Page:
Mother discovers partner is a paedophile when ex contacts her

Mother who discovered her partner was a paedophile when his ex contacted her on Facebook reveals he took HER to court 37 times in 8 years for access to their children and cost her £250,000 – while he got legal aid

  • Julia, of north London, was on maternity leave when received devastating news
  • Urged to go to the family courts to regularise her partner’s contact with children
  • He claimed she stopped access presenting himself as victim of emotional abuse
  • Julia forced to pay out £250K to protect children while his costs were covered

A mother who discovered her partner was a paedophile when his ex contacted her on Facebook has told how he took her to court 37 times to gain access to their children.

Julia, an acting director of a national think tank who lives in north London, was with her ex-partner for six years and they share two children. She was on maternity leave when she received the message telling her about his shady past.

After social services confirmed his conviction and imprisonment for sexually abusing children, Julia was urged to go to the family courts to regularise her partner’s contact with theirs.

However, her ex then brought a series of allegations against her for preventing him from having access, presenting himself as a ‘victim of emotional abuse’. 

To date Julia has been forced to shell out around £250,000 to protect her children – but claims her paedophile ex was publicly funded by the legal aid agency.

Julia, an acting director of a national think tank who lives in north London, was with her ex-partner for six years and they share two children

Speaking to journalist Louise Tickle during Channel 4’s Dispatches programme Torn Apart – Family Courts Uncovered last night, Julia – who risked being fined or even jailed for doing so due to strict rules regarding family courts – said the ordeal left her with severe PTSD.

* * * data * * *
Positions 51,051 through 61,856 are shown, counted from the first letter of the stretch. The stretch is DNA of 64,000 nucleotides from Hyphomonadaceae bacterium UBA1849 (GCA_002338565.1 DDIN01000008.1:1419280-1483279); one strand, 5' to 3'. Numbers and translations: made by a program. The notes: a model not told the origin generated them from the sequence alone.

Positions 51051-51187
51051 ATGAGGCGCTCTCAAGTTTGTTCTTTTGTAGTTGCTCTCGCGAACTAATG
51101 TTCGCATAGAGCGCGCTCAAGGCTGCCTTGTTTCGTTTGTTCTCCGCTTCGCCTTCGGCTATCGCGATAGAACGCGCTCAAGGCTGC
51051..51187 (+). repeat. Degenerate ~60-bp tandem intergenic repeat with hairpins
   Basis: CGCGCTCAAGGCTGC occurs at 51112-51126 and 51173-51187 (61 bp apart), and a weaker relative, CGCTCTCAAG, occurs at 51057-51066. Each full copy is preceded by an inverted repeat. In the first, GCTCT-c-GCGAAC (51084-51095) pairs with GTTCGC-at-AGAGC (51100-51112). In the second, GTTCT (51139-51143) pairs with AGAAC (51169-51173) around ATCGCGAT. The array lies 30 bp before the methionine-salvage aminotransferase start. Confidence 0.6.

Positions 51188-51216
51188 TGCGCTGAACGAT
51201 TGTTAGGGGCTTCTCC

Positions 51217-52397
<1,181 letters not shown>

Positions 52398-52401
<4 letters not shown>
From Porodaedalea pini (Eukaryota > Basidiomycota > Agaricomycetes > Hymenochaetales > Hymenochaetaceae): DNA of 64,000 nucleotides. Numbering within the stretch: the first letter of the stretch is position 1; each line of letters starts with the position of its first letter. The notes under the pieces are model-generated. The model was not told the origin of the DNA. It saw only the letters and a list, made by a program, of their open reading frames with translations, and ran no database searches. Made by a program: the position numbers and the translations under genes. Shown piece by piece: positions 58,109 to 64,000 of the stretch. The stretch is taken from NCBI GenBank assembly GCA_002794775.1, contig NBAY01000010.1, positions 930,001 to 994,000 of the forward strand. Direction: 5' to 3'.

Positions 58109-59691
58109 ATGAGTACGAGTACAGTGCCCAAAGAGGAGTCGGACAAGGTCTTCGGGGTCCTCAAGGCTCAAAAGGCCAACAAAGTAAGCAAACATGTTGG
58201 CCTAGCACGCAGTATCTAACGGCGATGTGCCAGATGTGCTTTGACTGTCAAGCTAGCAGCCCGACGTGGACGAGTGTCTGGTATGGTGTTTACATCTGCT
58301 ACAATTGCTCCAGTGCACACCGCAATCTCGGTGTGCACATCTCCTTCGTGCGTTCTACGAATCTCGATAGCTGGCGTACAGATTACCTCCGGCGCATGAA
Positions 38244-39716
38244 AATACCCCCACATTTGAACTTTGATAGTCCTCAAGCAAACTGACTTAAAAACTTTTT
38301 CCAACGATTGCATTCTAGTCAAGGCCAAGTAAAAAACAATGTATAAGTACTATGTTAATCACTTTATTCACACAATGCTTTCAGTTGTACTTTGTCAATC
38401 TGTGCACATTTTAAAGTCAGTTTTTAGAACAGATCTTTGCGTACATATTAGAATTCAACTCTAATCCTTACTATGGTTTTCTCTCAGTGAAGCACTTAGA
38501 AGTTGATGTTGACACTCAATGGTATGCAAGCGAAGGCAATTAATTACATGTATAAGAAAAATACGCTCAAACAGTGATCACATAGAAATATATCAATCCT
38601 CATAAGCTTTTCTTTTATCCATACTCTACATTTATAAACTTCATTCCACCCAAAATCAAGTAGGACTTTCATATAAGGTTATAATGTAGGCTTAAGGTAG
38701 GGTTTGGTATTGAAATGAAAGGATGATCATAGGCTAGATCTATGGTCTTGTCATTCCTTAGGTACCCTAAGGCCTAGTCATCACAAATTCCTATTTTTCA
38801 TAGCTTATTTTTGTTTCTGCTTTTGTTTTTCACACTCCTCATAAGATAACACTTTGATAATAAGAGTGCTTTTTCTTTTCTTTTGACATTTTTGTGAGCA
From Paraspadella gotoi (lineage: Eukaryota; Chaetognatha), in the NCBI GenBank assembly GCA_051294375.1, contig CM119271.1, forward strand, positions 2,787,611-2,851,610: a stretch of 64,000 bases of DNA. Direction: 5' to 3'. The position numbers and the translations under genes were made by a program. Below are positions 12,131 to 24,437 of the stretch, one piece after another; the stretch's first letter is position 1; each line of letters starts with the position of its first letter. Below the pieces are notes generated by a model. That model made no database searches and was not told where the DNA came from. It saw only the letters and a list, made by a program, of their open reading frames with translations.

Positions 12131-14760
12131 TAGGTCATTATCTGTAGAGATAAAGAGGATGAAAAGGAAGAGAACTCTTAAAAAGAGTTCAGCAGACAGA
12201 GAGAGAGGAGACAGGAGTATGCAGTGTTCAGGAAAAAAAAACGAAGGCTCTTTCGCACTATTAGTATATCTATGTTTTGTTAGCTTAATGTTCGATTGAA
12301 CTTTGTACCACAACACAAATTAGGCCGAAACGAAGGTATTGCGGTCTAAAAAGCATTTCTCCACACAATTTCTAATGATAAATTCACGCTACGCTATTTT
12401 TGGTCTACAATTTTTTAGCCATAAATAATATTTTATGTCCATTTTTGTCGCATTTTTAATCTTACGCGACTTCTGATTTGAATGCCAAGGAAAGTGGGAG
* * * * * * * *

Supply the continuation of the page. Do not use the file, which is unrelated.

‘I feel that our case was so black and white, but he then brought a series of allegations against me for preventing him from having access to the children and he presented himself as a victim of emotional abuse by me,’ she explained.

‘There were so many applications and all of those were heard… all of those applications, that was his only access to us, and by God he used it, it was power and control.’

Explaining why she decided to do the interview, she said: ‘Before I went through this I had absolutely no idea of the chaos and unfairness in the system. 

‘It’s been a horrible process of discovery and I can’t bear to think of other people going through what I went through. I also wanted to do this for my kids because you know, I don’t want them to feel in any way ashamed of this experience and I want them to have a true account and a true understanding.’ 

Speaking to Louise Tickle during Channel 4’s Dispatches programme last night, Julia – who risked being fined or even jailed for doing so due to strict rules regarding family courts – said the ordeal left her with severe PTSD

Julia told how around 10 years ago she received a Facebook message from a woman who told her she was a close family friend and the parent of two little girls that her partner had sexually abused and subsequently served time in prison for abusing.

‘I showed it to him and he said that it was a hate campaign against him, that his ex-wife had orchestrated so that she could take his daughters and leave him, and he totally changed,’ she recalled.

FAMILY COURT IS A ‘REVICTIMISING’ PROCESS